What I’m seeing now, big companies are Read more…
China’s emergence as an economic force has been both rapid and relatively recent. It was only in 2001 that China joined the World Trade Organization (WTO), allowing it access to foreign markets with very low tariffs on Chinese exports. In exchange, China had to lower its own tariffs on imports and follow the terms of trade governed by the WTO and its members.
For foreign businesses operating in China, the past few decades have been challenging when it comes to corporate social responsibility and sustainability. To separate myth from reality, I wanted to get an “on the ground” perspective. So at the annual BSR (Business for Social Responsibility)conference, I spoke with Jeremy Prepscius. Based in Hong Kong he is BSR’s Vice President, Asia-Pacific:
What have U.S. companies learned about CSR in China over the past 10 years? What have they yet to learn?
U.S. companies have learned a lot about dealing with supply chain aspects of CSR in China over the last 10 years. That learning has been both good and a challenge in terms of supply chain engagement.
But what they actually haven’t learned yet, I think, is the value of Read more…
It’s safe to say that when most people think of corporate social responsibility (CSR), they think of environmentally friendly packaging, supply chain issues, or even corporate philanthropy. But finance?
According to Alexandra (Alex) Liftman, Global Environmental Executive forBank of America, finance has an important role to play in advancing CSR and sustainability goals. I sat down with Alex at the Business for Social Responsibility conference in New York City last week to get her perspective on Bank of America’s approach to CSR and sustainability. The conversation comes at an interesting time for the country’s second-biggest lender by assets. Federal prosecutors filed a $1 billion lawsuit last Wednesday, accusing Bank of America of carrying out a scheme started by its Countrywide Financial unit that defrauded government-backed agencies by making loans without proper controls.
How does the news of the government’s lawsuit against Bank of America affect the company’s reputation for socially responsibility?
Well, in any situation, you have to look at the facts. Around these legacy mortgage issues, we have stepped up as an institution and acted responsibly and as quickly as possible to address a broad range of issues. In this particular instance, the claim that we failed to repurchase loans from Fannie [Mae], is just false. At some point, Bank of America can’t continue to be expected to compensate entities for the losses that were the result of the financial crisis. That’s the position we have taken on this particular instance.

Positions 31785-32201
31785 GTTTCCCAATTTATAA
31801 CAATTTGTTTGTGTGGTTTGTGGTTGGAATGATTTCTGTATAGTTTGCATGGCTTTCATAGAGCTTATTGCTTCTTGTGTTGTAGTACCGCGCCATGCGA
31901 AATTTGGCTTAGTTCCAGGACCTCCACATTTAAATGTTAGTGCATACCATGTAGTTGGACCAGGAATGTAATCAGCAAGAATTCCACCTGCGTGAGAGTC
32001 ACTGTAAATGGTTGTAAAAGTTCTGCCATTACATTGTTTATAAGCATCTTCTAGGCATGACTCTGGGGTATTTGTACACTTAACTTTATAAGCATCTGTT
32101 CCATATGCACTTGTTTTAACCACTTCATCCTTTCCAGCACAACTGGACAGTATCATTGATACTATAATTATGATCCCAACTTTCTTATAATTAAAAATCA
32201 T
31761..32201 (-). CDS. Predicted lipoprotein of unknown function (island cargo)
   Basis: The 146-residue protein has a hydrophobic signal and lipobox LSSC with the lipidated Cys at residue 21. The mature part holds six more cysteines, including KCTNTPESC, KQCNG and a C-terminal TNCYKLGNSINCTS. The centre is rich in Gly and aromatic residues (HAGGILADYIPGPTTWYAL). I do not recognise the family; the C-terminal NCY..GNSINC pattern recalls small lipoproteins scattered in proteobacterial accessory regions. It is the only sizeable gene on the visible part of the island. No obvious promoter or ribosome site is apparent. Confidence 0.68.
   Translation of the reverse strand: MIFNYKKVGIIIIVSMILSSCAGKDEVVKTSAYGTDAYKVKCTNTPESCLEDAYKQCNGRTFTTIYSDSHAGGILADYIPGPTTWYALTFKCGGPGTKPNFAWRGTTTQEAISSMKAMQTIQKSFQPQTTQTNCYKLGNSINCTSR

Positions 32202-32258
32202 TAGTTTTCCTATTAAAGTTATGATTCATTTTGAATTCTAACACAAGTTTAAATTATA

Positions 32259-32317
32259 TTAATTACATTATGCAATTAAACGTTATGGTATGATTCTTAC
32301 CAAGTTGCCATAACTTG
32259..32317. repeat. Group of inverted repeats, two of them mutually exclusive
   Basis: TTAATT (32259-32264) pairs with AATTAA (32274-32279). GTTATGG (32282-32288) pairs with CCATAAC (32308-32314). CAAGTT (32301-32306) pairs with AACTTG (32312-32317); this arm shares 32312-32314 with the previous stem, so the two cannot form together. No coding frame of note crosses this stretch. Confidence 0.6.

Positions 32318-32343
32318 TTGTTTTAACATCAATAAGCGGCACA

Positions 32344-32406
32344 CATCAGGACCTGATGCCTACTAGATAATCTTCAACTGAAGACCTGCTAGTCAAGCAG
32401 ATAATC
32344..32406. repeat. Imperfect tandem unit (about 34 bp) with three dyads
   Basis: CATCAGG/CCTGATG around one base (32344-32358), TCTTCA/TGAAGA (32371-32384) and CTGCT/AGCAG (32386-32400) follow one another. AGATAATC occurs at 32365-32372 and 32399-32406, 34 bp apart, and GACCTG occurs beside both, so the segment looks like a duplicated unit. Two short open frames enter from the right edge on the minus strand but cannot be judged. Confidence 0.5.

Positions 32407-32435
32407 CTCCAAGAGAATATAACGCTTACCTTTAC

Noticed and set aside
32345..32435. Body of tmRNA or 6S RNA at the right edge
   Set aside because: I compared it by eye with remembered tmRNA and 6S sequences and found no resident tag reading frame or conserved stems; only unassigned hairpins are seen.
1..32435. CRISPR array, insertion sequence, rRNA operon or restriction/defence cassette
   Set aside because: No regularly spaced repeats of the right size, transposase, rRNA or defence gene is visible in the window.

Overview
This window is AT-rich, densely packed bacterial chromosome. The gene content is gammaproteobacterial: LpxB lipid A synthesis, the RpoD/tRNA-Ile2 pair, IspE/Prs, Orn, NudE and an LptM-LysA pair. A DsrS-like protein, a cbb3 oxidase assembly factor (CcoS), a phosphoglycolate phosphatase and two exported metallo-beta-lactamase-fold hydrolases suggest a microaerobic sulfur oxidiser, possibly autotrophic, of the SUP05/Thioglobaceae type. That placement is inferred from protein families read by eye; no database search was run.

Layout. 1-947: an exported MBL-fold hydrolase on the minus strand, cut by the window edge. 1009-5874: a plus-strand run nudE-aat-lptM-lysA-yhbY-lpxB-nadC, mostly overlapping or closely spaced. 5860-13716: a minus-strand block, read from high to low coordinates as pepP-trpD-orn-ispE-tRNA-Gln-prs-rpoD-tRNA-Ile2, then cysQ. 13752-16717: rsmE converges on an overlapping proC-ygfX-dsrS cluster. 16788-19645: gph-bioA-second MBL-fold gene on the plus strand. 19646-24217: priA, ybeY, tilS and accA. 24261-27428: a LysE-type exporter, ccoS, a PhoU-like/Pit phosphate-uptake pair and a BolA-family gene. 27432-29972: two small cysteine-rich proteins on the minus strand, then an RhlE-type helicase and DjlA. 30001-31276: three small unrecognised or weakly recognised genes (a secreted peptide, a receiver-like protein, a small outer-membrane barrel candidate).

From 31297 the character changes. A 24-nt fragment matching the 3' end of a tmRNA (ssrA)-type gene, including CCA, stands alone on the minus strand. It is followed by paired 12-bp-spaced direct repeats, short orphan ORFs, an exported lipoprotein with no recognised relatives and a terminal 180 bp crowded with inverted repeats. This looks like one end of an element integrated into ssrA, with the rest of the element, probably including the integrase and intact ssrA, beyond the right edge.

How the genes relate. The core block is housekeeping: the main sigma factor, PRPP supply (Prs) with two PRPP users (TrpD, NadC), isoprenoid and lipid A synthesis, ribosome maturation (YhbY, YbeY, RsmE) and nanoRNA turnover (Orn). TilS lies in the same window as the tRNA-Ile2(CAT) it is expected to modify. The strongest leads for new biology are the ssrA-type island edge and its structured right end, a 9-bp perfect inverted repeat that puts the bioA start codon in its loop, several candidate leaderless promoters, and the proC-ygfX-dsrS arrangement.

I would also say that whether it’s the Read more…
A few days ago, my fellow Forbes.com contributor Paul Klein published an interviewwith Business for Social Responsibility (BSR) President and CEO Aron Cramer. The flagship organization in the corporate social responsibility (CSR) field is celebrating its 20th anniversary at its annual conference in New York. I was fortunate enough to continue the conversation with Aron Cramer. We highlighted some of the insights from the conference and we dug into the history of the field and the direction it should be headed. Here is my conversation with Aron:
How did Business for Social Responsibility start?
BSR got started by a number of strands that were woven together actually. But primarily there were members of the Social Venture Network who had created an organization that was really for individuals and that’s what SVN was and still is today. Some people, with Josh Mailman being one in particular, said wouldn’t it be great for to have an organization for companies in addition to a network of entrepreneurs who are concerned about corporate responsibility? The word “sustainability” wasn’t used much in those days. It was called CSR.
So that’s the short version. The organization was set up as a counterpoint to traditional business lobbying organizations in Washington. So it started with the mission to provide a progressive voice to influence public policy. Simply put, a year or two in, people concluded that that wasn’t really working well so it was re-launched in 1994 as an organization that would provide direct assistance to companies to help them become more sustainable in their own operations.
How have CSR and sustainability changed in the past 20 years?
I think they have gotten more serious. The story over the last 20 years is Read more…